- A pen
- A pencil
- Some color crayons or colored pencils
- Index card
- Glue stick
Step One: The Reading
With my littlest ones I like to sit and cuddle a bit, or at least start out in some funny way, such as saying, “Hello there, my name is Mommy, what is yours?” and then shake hands. Then I might ask them something about themselves, such as what they thought of breakfast or some recent event in our lives.
Then I take out the book we will be reading from. If it is new, we take it in our hands and talk about its cover, what size it is, how it feels or even smells. We open it and talk about the first pages and what they are called, what sorts of information they include (such as the title page, contents, etc.).
With the book Hop on Pop we look at the first few pages and talk about the pictures. Since I have read this one over and over, it is pretty easy for them to guess at the words. This is perfectly fine, as guessing isn’t the evil we make it into. There is a place where guessing hampers reading, but making educated guesses can actually be a help. The problem comes when we don’t have enough knowledge to do anything but guess (there are exercises you can use to combat this–I should write about them and send a list to my email subscribers).
I use the familiarity with the words as a platform to help them practice sounding out. If the child has no trouble remembering the individual sounds of the words such as “up,” practicing sounding out will be no problem.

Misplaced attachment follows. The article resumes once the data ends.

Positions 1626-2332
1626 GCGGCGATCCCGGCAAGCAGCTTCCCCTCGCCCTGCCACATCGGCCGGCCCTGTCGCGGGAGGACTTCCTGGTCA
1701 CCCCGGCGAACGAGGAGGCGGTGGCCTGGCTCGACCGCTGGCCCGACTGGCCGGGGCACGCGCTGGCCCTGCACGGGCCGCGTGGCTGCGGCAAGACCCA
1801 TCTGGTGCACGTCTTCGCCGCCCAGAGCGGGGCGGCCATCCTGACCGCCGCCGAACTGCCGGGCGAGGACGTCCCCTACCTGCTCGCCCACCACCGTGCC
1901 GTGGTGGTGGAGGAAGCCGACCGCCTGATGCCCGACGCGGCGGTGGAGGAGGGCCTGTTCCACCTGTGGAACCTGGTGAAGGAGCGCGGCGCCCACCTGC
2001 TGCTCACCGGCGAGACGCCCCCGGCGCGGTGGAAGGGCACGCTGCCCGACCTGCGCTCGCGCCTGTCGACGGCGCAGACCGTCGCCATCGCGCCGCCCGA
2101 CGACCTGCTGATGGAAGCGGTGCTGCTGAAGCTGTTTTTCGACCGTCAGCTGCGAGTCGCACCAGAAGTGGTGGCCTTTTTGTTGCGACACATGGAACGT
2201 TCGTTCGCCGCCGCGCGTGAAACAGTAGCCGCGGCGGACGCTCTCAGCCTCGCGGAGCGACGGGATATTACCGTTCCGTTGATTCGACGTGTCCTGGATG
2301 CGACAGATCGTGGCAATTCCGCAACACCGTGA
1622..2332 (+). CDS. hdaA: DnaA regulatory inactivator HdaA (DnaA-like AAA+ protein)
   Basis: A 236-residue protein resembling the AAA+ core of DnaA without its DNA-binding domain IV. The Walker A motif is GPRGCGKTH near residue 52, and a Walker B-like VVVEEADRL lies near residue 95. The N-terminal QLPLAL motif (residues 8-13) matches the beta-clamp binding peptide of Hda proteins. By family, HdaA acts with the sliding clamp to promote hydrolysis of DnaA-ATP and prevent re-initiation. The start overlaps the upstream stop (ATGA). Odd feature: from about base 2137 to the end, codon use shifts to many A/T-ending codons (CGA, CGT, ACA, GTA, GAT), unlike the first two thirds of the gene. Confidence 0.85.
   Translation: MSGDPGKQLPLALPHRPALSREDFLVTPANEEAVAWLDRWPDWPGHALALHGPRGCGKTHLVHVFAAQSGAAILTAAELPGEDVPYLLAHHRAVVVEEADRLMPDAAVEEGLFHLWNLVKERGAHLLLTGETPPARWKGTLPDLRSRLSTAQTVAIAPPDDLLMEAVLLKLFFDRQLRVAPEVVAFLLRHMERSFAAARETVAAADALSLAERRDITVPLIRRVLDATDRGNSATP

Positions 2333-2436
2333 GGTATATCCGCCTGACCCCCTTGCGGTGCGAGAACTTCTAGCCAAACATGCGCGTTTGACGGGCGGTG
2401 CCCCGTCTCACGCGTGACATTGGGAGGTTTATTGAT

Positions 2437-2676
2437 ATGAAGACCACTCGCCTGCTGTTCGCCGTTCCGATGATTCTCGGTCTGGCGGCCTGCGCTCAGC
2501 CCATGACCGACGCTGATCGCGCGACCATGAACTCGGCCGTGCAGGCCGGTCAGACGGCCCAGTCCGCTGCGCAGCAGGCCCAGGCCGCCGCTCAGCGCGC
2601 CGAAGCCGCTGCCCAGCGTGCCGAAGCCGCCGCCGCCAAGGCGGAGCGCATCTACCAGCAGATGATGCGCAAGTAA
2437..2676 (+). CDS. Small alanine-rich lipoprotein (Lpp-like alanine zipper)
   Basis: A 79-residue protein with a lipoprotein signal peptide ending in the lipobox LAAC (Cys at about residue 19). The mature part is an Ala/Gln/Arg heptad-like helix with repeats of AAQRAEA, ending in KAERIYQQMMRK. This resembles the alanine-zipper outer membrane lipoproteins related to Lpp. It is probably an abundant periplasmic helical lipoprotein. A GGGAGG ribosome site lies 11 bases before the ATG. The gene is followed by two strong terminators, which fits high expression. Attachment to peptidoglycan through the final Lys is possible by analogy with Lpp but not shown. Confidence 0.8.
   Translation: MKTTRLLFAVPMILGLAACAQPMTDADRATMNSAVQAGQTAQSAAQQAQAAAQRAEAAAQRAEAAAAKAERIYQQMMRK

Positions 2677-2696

If, however, the child is having some difficulty, it may be good to review the phonic alphabet, talking about the differences between the consonants and the vowels.
The book, Teach Your Child to Read in 100 Easy Lessons is one of the best tools for teaching how to teach reading (it may be worth purchasing if you are unfamiliar with reading instruction). There are exercises suggested at the beginning that stress practicing saying short, one-vowel words slowly, then quickly. This could be applied to Hop on Pop in this way. You could have the child begin with words that aren’t written down, such as hat, cat, and pot.
What I mean by slowly is this: “Hhhhaaaatttt” then fast, “hat.”
Then we move on to the printed words on the page. In this case, they are “up,” “cup,” “pup,” etc.
Next comes the copywork.
Charlotte Mason stressed that a little done well is much better than a lot done poorly. In the beginning, especially, you want to make sure your child takes just a small bit and does it carefully. If all you accomplish the first few lessons are three to six words and these are done as neatly as possible (without expecting perfection), count it a victory and make sure you celebrate accordingly.